#Venezia71 She’s funny that way – Review

Text written By Alessia Pelonzi in collaboration with Badtaste.it
Translation: Bianca Baroni
Photo: Alessio Costantino

Take the best Woody Allen, the one that makes (made?) you want to stand up during the showing to burst into a loud applause. So, take it and mix it with a bit of old Hollywood atmospheres, add some cameos and you will get She’s funny that way, the last movie by Peter Bogdanovich, presented today at Venice Film Festival. Between funny misunderstandings and vitriolic dialogues, we are told about the unpredictable rise of Isabella (Imogen Poots), a prostitute who dreams to be an actress. It all starts with her rendez-vous with Arnold (Owen Wilson), a stage director who cheats on his wife Delta (Kathryn Hahn), big love of Seth (Rhys Ifans) ,the histrionic protagonist of Arnold’s latest play, written by Josh (Will Forte), partner of the hysteric psychologist Jane (Jennifer Aniston), who cures not only about Isabel but also an old client of her, a judge (Austin Pendleton), obsessed by the beautiful prostitute – or “muse”, as she likes to define herself.
Everything, as we said, smells of the best Woody Allen: starting from the blond protagonist to the soundtrack, the photography and, obviously, New York. The whole cast it’s a joy for the eyes and mind. The first, deserved applause goes to Imogen Poots, the 25 years old English version –and far better- of Scarlett Johansson. Owen Wilson doesn’t surprise, he’s perfectly comfortable in his role –created ad hoc-: he’s a goofy cheater with a heart of gold. Rhys Ifans emerges among all: never been so funny and histrionic. The movie has a secure rhythm and is full of delicious jokes, based on a brilliant though pretty predictable script. But Bogdanovich is concerned with entertainment rather than astonishment, in the best tradition of that Hollywood golden age of the comedy, that he has honored with class and vivacity. The tribute is not hidden, starting from that long strict quote of the classic Ernst Lubitsch Cluny Brown, rattled off by the romantic Arnold to Isabella, during their first meeting.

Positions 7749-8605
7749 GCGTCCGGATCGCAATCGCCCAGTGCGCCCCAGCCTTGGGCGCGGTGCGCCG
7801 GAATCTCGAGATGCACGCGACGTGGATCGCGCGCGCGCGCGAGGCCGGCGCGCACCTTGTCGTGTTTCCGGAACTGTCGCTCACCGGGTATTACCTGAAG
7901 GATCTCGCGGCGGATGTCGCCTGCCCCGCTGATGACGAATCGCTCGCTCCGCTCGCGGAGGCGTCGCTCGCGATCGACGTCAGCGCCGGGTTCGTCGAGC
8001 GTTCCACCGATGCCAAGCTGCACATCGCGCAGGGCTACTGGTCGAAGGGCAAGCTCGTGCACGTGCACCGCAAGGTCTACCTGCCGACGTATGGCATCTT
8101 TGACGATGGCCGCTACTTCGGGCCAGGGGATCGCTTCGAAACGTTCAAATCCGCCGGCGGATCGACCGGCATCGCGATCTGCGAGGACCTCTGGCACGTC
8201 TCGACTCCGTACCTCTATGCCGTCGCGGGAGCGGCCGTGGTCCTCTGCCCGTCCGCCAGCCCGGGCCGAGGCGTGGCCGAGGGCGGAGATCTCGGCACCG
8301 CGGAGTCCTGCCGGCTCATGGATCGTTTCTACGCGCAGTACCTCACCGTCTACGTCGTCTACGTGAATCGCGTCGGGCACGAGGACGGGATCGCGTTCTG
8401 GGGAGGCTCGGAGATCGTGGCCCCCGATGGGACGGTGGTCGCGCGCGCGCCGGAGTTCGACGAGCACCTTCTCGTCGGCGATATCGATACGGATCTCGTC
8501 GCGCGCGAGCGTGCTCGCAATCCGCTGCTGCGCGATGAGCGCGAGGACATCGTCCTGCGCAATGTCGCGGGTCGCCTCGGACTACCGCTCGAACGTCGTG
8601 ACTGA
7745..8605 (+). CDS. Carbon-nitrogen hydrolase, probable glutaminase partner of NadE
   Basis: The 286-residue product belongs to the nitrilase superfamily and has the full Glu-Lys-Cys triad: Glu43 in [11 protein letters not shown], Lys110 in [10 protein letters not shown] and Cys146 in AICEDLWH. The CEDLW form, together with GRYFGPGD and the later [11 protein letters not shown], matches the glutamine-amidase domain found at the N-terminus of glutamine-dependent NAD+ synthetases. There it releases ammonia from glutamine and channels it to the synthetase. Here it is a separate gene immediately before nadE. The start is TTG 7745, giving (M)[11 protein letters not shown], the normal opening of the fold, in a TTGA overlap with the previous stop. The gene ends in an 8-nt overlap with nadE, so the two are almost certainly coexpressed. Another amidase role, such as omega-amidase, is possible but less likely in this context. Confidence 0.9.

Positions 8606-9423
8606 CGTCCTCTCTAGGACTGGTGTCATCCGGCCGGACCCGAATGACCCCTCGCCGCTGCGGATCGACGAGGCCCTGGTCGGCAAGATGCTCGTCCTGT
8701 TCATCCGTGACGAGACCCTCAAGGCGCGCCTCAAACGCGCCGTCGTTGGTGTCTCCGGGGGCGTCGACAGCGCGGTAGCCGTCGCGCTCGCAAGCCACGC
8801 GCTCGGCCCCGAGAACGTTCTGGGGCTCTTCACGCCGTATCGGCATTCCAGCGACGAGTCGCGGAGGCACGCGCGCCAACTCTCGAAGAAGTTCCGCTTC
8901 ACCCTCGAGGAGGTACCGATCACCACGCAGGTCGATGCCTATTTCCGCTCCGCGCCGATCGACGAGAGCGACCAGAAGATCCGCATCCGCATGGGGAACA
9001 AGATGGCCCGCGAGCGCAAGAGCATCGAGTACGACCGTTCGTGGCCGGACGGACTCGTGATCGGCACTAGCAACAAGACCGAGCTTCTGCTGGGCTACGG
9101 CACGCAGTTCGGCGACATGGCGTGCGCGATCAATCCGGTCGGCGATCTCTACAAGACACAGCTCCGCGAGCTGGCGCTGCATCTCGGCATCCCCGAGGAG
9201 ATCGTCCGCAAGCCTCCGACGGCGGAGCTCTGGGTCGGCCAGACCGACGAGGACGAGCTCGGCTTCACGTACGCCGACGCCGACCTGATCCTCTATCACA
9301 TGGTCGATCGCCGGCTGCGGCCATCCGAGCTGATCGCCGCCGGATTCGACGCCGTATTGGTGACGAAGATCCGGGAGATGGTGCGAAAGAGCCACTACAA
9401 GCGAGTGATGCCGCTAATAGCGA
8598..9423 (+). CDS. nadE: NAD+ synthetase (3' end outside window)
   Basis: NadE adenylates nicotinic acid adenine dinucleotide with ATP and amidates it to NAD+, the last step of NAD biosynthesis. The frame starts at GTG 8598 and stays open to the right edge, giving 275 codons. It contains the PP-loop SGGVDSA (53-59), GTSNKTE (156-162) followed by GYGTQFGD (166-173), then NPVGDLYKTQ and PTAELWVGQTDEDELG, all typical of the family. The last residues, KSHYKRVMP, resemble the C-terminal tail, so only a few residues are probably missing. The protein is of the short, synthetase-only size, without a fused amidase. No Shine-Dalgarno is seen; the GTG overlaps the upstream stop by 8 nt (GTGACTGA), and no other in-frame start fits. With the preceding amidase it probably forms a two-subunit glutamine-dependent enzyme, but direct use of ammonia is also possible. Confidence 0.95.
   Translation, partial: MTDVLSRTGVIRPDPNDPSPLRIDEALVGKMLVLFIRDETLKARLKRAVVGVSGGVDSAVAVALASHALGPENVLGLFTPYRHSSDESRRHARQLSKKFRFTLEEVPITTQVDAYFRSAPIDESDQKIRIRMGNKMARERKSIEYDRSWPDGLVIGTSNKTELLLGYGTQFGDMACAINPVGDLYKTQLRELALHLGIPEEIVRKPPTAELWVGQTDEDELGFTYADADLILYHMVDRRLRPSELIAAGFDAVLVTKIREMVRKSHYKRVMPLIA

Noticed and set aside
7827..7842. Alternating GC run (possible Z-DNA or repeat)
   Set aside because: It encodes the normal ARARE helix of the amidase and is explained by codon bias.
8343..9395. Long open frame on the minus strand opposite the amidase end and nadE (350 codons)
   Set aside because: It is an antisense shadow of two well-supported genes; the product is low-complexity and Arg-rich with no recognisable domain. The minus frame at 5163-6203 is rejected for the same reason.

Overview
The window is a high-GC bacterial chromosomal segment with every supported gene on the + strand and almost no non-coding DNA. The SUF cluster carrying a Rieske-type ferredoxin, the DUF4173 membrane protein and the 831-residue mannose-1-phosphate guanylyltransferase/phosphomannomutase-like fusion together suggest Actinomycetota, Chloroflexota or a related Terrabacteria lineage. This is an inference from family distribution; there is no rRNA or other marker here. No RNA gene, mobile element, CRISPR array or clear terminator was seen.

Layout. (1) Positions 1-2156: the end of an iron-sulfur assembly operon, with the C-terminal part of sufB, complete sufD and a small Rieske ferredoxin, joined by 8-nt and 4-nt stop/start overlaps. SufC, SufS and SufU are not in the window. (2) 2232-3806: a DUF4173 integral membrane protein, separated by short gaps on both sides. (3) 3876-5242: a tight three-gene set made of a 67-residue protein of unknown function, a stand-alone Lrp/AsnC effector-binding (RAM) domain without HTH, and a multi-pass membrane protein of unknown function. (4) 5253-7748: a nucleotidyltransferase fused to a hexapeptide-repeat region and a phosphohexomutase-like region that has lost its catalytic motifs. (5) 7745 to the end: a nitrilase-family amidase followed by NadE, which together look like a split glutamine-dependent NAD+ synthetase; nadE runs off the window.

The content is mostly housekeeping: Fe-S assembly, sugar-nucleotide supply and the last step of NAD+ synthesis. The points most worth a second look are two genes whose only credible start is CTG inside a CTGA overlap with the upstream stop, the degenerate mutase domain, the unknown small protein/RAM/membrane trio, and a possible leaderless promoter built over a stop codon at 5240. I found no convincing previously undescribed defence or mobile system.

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If the old Hollywood charm isn’t enough, we can add –no spoiler!- that the movie is also fulfilled with references to the contemporary cinema, through sideswipes to blockbusters thanks to the cammeos, all justified and perfectly stuck into the plot. It doesn’t take much to create a great movie? Sure. You just have to learn from the best cinema of the past and adapt it to a first-rate cast. The Italian cinema should pay more attention to products like She’s funny that way, because it shows without doubts that an elegant humour wins over bad words and that a well-matched cast gets the better of the seasonal trends of actors, ready to fade at the first gust of wind.

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